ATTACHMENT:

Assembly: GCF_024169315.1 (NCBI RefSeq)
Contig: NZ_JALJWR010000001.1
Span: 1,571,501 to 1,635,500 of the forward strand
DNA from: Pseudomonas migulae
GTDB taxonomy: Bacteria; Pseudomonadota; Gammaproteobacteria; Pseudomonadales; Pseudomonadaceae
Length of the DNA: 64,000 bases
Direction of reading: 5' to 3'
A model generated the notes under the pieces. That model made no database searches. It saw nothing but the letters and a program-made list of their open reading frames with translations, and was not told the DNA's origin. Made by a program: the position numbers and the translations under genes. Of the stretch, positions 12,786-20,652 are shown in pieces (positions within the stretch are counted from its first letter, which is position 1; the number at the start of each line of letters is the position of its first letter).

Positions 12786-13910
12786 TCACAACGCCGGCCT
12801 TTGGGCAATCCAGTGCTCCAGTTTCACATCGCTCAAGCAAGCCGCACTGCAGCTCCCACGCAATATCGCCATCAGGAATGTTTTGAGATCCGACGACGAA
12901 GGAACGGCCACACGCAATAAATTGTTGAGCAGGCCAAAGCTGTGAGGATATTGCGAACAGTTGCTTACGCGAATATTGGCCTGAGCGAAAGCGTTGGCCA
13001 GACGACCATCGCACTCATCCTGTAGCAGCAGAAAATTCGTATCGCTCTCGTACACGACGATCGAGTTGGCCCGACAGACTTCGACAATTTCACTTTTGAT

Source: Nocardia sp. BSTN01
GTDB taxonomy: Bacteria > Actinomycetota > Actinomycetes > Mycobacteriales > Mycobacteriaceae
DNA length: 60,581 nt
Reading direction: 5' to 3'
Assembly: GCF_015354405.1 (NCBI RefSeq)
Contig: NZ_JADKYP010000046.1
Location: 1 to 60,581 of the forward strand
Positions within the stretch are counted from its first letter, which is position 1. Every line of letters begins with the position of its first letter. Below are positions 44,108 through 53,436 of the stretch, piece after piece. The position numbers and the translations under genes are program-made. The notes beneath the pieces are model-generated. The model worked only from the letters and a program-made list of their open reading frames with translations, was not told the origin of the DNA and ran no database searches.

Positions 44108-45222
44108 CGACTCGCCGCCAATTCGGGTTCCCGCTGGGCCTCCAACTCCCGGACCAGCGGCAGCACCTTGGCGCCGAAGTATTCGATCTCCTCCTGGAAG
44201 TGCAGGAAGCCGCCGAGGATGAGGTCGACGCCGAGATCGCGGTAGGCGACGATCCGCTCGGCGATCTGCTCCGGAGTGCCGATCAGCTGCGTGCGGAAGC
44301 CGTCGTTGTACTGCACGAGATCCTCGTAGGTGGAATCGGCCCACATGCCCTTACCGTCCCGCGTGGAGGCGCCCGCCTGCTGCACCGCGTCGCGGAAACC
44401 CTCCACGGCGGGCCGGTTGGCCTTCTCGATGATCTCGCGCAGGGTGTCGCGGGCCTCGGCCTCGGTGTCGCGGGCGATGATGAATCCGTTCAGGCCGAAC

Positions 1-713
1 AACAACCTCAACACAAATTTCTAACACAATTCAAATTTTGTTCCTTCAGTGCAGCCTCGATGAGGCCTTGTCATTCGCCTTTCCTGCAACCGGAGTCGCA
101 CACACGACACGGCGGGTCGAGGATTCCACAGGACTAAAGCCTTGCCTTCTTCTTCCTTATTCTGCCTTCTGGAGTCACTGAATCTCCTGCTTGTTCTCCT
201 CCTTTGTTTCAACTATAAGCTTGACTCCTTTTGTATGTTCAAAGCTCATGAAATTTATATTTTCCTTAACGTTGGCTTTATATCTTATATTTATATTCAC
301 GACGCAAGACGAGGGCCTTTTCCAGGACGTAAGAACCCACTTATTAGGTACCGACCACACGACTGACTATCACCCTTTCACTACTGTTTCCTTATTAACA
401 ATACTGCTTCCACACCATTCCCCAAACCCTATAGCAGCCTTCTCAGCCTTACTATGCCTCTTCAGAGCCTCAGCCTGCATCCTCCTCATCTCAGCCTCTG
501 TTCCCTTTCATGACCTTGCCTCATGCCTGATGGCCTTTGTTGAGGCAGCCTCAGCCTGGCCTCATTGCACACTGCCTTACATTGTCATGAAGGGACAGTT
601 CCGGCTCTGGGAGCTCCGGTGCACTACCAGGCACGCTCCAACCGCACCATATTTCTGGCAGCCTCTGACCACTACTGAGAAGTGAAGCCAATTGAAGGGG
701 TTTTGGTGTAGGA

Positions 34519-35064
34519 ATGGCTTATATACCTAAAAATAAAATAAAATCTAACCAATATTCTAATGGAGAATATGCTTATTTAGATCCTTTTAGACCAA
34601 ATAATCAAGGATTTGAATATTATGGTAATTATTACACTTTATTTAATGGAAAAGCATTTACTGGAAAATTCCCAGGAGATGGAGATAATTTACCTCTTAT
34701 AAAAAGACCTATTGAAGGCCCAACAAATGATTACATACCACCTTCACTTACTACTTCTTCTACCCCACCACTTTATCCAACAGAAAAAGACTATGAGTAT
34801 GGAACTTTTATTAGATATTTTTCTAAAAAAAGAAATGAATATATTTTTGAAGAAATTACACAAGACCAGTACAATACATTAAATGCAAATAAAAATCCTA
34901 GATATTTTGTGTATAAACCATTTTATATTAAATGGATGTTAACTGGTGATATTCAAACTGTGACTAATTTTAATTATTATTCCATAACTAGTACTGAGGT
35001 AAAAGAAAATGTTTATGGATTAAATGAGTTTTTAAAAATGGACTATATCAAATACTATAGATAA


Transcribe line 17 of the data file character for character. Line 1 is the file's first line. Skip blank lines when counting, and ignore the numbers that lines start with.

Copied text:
Reading direction: 5' to 3'